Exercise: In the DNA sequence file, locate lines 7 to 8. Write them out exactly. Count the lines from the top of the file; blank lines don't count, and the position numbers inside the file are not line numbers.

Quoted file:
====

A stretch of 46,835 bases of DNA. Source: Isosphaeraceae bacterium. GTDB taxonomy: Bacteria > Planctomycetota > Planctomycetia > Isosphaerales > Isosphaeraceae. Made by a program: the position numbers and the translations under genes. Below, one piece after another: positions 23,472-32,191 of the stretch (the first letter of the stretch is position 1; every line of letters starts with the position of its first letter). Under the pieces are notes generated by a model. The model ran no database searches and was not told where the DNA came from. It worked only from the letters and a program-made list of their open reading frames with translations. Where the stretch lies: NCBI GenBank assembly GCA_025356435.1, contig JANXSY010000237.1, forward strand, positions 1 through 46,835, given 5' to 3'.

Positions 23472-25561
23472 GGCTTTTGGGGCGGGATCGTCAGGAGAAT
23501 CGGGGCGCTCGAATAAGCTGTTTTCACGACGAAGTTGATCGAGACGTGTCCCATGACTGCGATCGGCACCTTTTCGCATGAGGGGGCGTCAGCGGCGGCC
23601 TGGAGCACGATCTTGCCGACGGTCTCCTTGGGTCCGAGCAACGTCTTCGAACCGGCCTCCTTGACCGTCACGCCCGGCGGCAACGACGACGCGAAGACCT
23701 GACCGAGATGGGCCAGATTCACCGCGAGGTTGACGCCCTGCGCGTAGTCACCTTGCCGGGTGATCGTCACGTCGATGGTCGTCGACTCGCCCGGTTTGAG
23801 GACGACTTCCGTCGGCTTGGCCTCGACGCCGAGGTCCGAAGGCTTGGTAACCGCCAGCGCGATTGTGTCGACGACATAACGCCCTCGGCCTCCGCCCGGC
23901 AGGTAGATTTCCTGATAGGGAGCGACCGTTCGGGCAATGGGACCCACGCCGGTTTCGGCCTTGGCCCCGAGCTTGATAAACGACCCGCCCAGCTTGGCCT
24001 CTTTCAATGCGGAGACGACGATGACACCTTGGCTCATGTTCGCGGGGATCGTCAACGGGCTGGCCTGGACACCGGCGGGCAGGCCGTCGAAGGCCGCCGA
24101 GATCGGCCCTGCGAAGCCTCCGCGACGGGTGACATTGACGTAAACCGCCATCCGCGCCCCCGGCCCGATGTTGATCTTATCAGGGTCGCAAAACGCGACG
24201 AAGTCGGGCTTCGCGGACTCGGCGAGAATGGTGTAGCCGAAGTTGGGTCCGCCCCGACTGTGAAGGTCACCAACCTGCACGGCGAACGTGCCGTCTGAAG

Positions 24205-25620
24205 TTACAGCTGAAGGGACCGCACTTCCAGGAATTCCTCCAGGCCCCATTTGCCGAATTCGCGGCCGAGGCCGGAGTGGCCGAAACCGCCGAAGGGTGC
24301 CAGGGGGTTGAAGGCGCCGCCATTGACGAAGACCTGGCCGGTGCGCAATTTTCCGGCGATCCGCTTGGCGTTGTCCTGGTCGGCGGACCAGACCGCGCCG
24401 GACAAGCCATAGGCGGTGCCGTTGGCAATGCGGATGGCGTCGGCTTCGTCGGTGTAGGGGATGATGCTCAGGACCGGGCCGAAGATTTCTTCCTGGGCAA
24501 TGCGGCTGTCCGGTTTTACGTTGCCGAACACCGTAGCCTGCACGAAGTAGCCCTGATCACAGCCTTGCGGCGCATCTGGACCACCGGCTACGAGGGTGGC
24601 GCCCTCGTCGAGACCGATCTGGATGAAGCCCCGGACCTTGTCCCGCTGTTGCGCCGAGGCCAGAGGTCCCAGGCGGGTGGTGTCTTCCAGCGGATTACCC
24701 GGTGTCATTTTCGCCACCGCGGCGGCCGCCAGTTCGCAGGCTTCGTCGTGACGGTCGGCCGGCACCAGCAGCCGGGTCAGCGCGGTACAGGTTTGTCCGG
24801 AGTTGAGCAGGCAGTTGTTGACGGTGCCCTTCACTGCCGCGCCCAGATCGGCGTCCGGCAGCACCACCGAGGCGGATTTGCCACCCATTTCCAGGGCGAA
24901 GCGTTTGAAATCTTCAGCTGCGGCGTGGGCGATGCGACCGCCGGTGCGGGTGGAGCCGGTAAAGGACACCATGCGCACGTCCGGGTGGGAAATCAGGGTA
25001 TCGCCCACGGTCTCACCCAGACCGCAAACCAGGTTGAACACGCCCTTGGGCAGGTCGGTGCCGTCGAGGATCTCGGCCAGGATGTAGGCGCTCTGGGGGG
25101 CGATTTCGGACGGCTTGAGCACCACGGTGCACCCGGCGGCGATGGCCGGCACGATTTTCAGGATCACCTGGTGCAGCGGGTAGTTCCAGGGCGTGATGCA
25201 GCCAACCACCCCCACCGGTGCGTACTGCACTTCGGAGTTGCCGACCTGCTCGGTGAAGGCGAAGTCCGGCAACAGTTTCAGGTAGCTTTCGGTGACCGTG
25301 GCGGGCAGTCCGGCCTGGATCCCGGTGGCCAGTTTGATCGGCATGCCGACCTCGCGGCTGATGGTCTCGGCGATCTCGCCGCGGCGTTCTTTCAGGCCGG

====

23801 GACGACTTCCGTCGGCTTGGCCTCGACGCCGAGGTCCGAAGGCTTGGTAACCGCCAGCGCGATTGTGTCGACGACATAACGCCCTCGGCCTCCGCCCGGC
23901 AGGTAGATTTCCTGATAGGGAGCGACCGTTCGGGCAATGGGACCCACGCCGGTTTCGGCCTTGGCCCCGAGCTTGATAAACGACCCGCCCAGCTTGGCCT